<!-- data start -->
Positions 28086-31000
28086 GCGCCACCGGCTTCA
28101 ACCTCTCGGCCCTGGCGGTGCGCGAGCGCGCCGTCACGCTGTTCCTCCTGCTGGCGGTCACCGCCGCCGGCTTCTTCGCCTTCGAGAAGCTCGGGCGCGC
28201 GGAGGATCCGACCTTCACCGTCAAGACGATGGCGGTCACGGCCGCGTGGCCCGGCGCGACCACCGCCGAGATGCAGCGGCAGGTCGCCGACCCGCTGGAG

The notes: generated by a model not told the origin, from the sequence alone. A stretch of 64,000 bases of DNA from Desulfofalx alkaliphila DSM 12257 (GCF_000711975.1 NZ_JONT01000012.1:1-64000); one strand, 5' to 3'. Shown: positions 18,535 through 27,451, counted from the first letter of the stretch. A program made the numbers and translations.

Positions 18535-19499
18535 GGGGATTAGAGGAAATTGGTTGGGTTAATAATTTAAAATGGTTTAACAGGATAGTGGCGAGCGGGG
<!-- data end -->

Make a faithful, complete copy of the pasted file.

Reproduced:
Positions 28086-31000
28086 GCGCCACCGGCTTCA
28101 ACCTCTCGGCCCTGGCGGTGCGCGAGCGCGCCGTCACGCTGTTCCTCCTGCTGGCGGTCACCGCCGCCGGCTTCTTCGCCTTCGAGAAGCTCGGGCGCGC
28201 GGAGGATCCGACCTTCACCGTCAAGACGATGGCGGTCACGGCCGCGTGGCCCGGCGCGACCACCGCCGAGATGCAGCGGCAGGTCGCCGACCCGCTGGAG

The notes: generated by a model not told the origin, from the sequence alone. A stretch of 64,000 bases of DNA from Desulfofalx alkaliphila DSM 12257 (GCF_000711975.1 NZ_JONT01000012.1:1-64000); one strand, 5' to 3'. Shown: positions 18,535 through 27,451, counted from the first letter of the stretch. A program made the numbers and translations.

Positions 18535-19499
18535 GGGGATTAGAGGAAATTGGTTGGGTTAATAATTTAAAATGGTTTAACAGGATAGTGGCGAGCGGGG